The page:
John Burke, the president and CEO of Trek Bicycle, believes an active role that any business takes to slow global warming is good for the bottom line, even if upfront costs only create a benefit somewhere down the road.
He is, after all, in a business that views cycling not only as a way to directly connect with an Earth that deserves saving, but a legitimate competitor to autos for many uses, especially as electric bikes take off.
In truth, Burke believes the real bottom line is this: unlivable Earth, no humanity, no business, period.
“If you play the long game, if we don’t address the climate issue, we don’t exist. I think, from a business standpoint, people have too short a view,” said Burke, who has worked for Trek, a $1 billion-plus global privately-owned bike manufacturer with Wisconsin roots, since 1984. He’s been its president since 1997.
“Business people ought to be able to look at numbers and they ought to be able to look at charts and they ought to be able to come to the conclusion that if we don’t address this, we’re screwed,” he told MarketWatch in an interview in the lead-up to Earth Day, held each year on April 22.
John Burke has worked at Trek since the 1980s. Cycling is climate action — as well as an answer to road congestion and public health, he says.
The interview follows by just a few weeks an important turning point for many companies as the Securities and Exchange Commission is drawing closer to setting rules requiring listed companies to let investors know all the risks and opportunities around climate change, in much the way that earnings are disclosed. That will have an impact on every retirement account and 401(k).
Some companies bristle at the cost of this extra reporting; it will be a challenge for many to address Scope 3 emissions, the pollution throughout a supply chain, often out of a particular company’s direct control.
The SEC is acting out of a bigger global push for action, but has raised concerns from business groups and some, mostly Republican, lawmakers who worry about costs and the loss of U.S. energy flexibility. The latest report from the U.N.’s Intergovernmental Panel on Climate Change says that by 2030, greenhouse gas emissions need to be cut by at least 43% to prevent 1.5 degrees Celsius of warming at the end of the century. Fossil fuels
burned by humans are the biggest contributor to that warming.
Trek’s Burke talked with MarketWatch about embracing the hurdles of disclosure and reporting. Trek does not have to answer to shareholders, but it does have to answer to customers.
“‘ Even products that benefit people and the planet leave behind a [carbon] footprint.’”
In 2020, Trek brought in an outside consultant for the company’s first emissions audit to better understand its impact on the rising global temperatures and build a plan to become a more conscious and sustainable global citizen. This report shows the findings, actions to date and a vision for more to come.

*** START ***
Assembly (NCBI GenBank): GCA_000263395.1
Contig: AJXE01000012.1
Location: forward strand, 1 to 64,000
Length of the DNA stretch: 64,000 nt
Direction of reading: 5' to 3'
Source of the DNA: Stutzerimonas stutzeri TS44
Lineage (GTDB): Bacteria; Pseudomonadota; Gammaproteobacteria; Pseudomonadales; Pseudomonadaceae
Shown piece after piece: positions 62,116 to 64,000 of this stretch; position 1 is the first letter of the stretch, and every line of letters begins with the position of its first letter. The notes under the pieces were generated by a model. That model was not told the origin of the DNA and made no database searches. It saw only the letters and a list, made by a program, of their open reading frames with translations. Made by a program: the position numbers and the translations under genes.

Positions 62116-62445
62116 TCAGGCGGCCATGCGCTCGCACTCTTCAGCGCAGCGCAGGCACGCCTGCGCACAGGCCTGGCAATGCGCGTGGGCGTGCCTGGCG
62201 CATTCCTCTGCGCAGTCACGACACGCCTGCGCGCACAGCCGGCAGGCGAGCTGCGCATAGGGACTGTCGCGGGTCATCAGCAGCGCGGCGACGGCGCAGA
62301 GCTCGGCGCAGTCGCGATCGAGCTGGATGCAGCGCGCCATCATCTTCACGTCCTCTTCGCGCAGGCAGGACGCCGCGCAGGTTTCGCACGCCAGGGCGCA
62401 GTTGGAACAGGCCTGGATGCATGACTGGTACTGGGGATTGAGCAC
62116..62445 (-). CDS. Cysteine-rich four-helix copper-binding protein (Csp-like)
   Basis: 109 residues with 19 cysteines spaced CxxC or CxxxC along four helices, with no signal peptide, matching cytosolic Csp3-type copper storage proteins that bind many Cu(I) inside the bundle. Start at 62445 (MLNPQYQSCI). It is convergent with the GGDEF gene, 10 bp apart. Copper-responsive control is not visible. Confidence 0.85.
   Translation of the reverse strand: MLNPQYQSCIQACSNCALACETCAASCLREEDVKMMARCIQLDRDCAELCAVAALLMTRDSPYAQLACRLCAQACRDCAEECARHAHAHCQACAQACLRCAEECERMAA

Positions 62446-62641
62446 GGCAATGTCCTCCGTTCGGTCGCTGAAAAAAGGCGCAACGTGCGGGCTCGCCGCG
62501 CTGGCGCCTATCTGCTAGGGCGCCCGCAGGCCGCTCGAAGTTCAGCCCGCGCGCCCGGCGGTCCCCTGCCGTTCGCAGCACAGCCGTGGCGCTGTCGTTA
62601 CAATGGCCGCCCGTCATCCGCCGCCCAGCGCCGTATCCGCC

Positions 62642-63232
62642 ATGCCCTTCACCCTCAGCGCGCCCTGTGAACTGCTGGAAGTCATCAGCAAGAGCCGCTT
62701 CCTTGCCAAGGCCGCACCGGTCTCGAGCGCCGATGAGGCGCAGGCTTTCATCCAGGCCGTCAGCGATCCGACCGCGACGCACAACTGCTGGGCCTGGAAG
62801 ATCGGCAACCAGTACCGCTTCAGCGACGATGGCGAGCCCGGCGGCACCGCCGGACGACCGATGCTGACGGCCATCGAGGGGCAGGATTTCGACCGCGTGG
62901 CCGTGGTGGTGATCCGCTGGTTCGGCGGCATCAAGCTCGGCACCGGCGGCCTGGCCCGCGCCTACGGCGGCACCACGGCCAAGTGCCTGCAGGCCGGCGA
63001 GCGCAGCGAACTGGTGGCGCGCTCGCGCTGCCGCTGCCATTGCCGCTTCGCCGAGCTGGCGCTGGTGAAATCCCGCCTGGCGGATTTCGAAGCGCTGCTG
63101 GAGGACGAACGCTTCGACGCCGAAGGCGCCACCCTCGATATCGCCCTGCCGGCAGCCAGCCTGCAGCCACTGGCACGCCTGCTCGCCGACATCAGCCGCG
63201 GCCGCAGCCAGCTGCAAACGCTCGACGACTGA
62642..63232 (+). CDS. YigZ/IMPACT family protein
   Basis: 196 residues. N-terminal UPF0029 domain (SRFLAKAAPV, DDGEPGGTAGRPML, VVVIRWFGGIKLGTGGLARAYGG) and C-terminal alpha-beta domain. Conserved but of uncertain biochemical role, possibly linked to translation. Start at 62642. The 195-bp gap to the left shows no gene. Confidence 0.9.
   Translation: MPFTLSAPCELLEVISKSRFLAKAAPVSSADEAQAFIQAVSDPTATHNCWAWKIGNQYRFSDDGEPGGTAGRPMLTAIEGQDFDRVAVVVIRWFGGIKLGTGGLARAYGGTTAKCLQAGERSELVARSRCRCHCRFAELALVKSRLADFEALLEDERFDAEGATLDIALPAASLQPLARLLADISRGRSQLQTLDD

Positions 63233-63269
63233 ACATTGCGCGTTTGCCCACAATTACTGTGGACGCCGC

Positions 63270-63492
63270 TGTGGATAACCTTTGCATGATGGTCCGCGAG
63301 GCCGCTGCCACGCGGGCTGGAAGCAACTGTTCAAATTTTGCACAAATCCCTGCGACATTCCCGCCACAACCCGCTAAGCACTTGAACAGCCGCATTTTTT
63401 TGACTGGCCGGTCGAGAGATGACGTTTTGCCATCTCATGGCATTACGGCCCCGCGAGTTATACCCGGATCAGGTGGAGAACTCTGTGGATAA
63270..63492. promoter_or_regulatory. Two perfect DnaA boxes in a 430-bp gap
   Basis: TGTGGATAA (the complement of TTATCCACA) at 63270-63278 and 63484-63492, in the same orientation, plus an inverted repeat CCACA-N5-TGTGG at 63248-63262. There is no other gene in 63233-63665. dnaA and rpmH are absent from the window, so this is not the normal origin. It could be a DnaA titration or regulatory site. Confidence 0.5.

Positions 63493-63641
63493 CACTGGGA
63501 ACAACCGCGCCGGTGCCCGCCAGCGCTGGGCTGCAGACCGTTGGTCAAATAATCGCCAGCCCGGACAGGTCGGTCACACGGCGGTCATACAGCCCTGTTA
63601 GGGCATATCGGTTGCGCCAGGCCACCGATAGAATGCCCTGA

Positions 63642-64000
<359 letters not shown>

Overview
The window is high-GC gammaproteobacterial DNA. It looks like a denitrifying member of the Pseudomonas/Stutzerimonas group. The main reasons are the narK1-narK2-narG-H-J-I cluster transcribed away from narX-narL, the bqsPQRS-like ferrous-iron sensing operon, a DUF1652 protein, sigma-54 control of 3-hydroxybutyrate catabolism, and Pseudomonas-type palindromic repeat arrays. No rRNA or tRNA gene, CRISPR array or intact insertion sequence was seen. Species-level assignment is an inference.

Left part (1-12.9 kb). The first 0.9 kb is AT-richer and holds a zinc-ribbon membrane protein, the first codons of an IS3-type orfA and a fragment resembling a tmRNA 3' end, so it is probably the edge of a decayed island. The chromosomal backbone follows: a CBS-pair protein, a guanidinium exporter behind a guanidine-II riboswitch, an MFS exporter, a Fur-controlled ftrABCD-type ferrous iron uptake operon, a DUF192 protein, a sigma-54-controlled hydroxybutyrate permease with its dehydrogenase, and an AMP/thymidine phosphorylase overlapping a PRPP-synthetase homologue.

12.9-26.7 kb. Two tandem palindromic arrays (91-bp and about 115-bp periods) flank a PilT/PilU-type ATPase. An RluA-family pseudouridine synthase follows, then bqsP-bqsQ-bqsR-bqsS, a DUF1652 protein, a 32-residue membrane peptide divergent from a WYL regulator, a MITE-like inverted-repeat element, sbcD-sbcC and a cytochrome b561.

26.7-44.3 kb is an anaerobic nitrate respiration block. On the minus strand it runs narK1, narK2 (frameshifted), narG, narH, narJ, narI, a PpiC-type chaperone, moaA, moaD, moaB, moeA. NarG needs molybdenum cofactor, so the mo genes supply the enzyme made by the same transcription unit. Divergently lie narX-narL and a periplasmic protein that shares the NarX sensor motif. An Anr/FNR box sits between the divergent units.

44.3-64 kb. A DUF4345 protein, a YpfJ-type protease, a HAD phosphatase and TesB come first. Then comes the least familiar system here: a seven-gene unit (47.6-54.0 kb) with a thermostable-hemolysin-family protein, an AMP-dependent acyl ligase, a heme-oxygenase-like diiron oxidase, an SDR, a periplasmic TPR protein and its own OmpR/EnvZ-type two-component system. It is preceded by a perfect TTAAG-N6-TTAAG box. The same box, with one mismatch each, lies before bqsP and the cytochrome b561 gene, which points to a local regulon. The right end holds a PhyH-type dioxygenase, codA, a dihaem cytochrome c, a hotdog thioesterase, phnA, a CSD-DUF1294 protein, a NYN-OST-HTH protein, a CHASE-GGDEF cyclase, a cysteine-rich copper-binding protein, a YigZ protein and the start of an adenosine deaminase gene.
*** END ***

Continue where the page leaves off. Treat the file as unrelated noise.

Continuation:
“It makes sense that a bicycle company would care about the environment. Trek makes a product that provides a solution to many of the world’s most complex problems such as climate change — cycling IS climate action — as well as an answer to road congestion and public health,” Burke and other executives said in calling for the audit.
“But for too long, cycling has been given an environmental pass based on this assumption. Even products that benefit people and the planet leave behind a [carbon] footprint. And it’s a footprint Trek isn’t afraid to address and share publicly,” they said.
MarketWatch asked Burke for additional insight into the Trek approach. Some answers have been edited for length and clarity.
MarketWatch: Why might getting ahead of climate-change reporting, or at least keeping pace, make sense for any business?
Burke: To answer that, I first have to tell you how I came around to this thinking as an individual. I was at a speaker night about three years ago, and there’s this guy, Robert Swan who was talking — he’s the first person in history to walk to both the North and South Poles — and the conversation quickly became a climate conversation. At the end, he said something that was etched in my mind: “The greatest threat to our planet is the belief that someone else will save it.” And I thought that was so true. And I thought about myself. I’ve been waiting for somebody else to save it and Trek’s been waiting for someone else to save it. And it seems like our government is waiting for somebody else to save it and at that point, I thought, you know, I think we we need to do our part.
And then I was on a bike ride with [documentary filmmaker] Rory Kennedy, about three months later. She produced a documentary “Above and Beyond…” and it started out as a tribute to her uncle, the president [John F. Kennedy], who really pushed NASA to go to the moon. And then it quickly flips… and you find out that the organization that knows the most about the condition of Earth is NASA. They show a graph on parts per million of carbon in the atmosphere… and it’s just going along, going along, going along and then through the 1900s, it just goes straight up.